fear, is the only reason I ventured to intervene at the
moment; that there might be some confusion between the
general verification of the document as a captured document,
which is done by Major Coogan's affidavit, and the

                                                  [Page 294]

individual certificate of translation, that is, of the
correctness of the translation of the different documents,
which appear at the end of each individual American
document. The fact is that my friend, Mr. Dodd, and I were
very anxious that this matter should be before the Tribunal,
and we should be only too delighted to give to the Tribunal
any further information which it desires.

THE PRESIDENT: Does that affidavit of Major Coogan apply to
all the other series of documents put in by the United
States.

SIR DAVID MAXWELL FYFE: It applies to PS and I think to D,
C, L, R and EC.

THE PRESIDENT: What about the L?

SIR DAVID MAXWELL FYFE: I think it is L and not D.

THE PRESIDENT: Does that certificate then cover this
particular sheet of paper which is marked 532-PS, and has it
no other identifying mark?

SIR DAVID MAXWELL FYFE: Yes. The affidavit proves that that
was a document captured from German sources; it gives the
whole process as to what happens after that. I have not
troubled the Tribunal by reading it, because as such we
submit that it is admissible as a submission; of course, the
matter of weight may vary.

THE PRESIDENT: Yes.

SIR DAVID MAXWELL FYFE: I do not want the Tribunal to be
under the misapprehension that every document is certified
individually. If a document comes from any of the sources
mentioned in Article 21, then some one with authority from
his Government certifies it as coming from one of these
sources, and that we do individually. But concerning
captured documents, we do not make an individual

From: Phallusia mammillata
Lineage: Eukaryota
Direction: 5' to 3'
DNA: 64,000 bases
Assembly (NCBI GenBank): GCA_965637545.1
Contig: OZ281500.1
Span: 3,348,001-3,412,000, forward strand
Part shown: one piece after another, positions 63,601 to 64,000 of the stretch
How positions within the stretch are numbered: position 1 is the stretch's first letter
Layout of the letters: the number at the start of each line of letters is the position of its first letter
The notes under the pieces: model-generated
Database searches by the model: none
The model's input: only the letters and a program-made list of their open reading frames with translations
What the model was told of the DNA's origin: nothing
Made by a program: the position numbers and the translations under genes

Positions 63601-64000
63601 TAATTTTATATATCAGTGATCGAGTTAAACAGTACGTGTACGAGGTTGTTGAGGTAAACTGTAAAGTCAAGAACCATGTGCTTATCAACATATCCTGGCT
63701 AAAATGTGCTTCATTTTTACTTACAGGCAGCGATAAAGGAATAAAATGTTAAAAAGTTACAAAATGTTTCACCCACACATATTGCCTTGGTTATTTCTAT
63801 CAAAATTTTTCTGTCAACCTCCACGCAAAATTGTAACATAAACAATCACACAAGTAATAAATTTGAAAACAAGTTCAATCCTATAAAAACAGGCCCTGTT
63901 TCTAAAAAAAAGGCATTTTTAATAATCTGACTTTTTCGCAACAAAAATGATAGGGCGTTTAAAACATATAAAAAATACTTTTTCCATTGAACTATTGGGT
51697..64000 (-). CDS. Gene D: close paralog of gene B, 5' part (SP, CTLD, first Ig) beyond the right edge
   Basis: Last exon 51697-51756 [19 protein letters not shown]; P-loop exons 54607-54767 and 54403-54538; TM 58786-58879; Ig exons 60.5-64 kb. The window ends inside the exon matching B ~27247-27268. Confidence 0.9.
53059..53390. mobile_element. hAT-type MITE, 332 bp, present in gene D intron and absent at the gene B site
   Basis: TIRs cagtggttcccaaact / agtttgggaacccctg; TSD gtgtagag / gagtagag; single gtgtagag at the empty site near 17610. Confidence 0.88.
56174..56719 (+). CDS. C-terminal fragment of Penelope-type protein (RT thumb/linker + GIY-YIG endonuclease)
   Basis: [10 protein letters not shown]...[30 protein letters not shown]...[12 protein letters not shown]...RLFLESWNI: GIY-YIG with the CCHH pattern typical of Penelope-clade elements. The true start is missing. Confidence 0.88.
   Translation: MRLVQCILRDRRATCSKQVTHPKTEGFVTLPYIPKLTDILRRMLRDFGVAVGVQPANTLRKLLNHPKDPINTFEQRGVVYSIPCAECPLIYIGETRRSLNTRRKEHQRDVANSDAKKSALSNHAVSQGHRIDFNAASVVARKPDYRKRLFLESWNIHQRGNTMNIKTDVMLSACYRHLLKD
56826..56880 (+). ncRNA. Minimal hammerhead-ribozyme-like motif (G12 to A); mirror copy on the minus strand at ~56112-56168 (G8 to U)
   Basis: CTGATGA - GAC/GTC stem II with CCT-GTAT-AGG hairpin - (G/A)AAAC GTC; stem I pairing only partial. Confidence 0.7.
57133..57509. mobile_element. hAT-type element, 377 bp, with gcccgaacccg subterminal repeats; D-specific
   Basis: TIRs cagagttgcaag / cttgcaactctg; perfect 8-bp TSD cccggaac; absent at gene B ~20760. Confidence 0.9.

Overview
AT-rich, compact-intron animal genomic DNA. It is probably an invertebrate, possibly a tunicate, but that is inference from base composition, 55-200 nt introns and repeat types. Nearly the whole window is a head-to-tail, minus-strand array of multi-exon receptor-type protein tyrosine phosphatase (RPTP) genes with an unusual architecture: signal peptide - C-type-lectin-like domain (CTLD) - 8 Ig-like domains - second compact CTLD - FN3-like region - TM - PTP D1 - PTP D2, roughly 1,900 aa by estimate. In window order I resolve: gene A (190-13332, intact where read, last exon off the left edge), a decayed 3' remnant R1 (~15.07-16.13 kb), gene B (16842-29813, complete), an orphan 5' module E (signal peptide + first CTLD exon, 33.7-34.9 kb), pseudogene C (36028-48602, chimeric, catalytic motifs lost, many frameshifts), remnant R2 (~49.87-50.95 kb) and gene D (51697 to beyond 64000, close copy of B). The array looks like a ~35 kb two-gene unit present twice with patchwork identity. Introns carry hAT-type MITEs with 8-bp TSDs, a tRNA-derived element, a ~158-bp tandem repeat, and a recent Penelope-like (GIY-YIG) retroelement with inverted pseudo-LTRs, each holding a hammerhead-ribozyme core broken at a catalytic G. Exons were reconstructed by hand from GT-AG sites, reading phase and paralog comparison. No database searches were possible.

certification; we depend on Major Coogan's affidavit.

THE PRESIDENT: Yes, but just a moment. Sir David, it is
perhaps right to say in reference to this particular
Document, 532-PS, or the portion of it which has been
produced, first of all, that the copy which was put before
us did not contain the marginal note, and that it is,
therefore, wrong. We are in agreement with your submission
that it has been certified, as you say, by Major Coogan's
affidavit, which is admissible; but, of course, that has
nothing to do with its weight. That is the point on which
Dr. Exner was addressing us.

SIR DAVID MAXWELL FYFE: So I appreciated it, your Honour.

THE PRESIDENT: It is a document, being a private document
and not a document of which we can take judicial notice,
which has not been read in court by the United States or
other prosecutors, and it is not in evidence now because it
has not been read by M. Dubost.

SIR DAVID MAXWELL FYFE: Your Honour, on that, of course, I
do not desire to say anything further. That is the ruling of
the Tribunal. The only part that I did want to stress was
that the PS series of documents as such is being verified
and, of course, subject to reading it in Court it could be
put in.

THE PRESIDENT: Thank you. We quite understand that.

I ought to say, on behalf of the Tribunal, that we owe an
apology to the French prosecutor and his staff because it
has just been pointed out to me that this marginal note does
appear upon the translation and, therefore, M. Dubost, I
tender to you my apology.

M. DUBOST: Mr. President, the Tribunal will certainly
remember that this morning Document 1553-PS was set aside.
It contains bills for gas destined for Oranienburg and
Auschwitz. I believe that, after the explanation given by
Sir David, this Document 1553-PS may now be admitted by the
Tribunal since it has already been certified.

THE PRESIDENT: Was it read, M. Dubost?

M. DUBOST: Yes, Mr. President. I was about to read it this
morning.

It is the 27th document in the second document book, but the
Tribunal rejected it, with the demand that I furnish an
affidavit. The intervention of Sir David settled this
affidavit question. I beg the Tribunal to forgive

                                                  [Page 295]


my making the following request, I should be grateful if it
would accept the document which was refused this morning?

THE PRESIDENT: M. Dubost, it was a question of gas, was it
not?

M. DUBOST: That is right.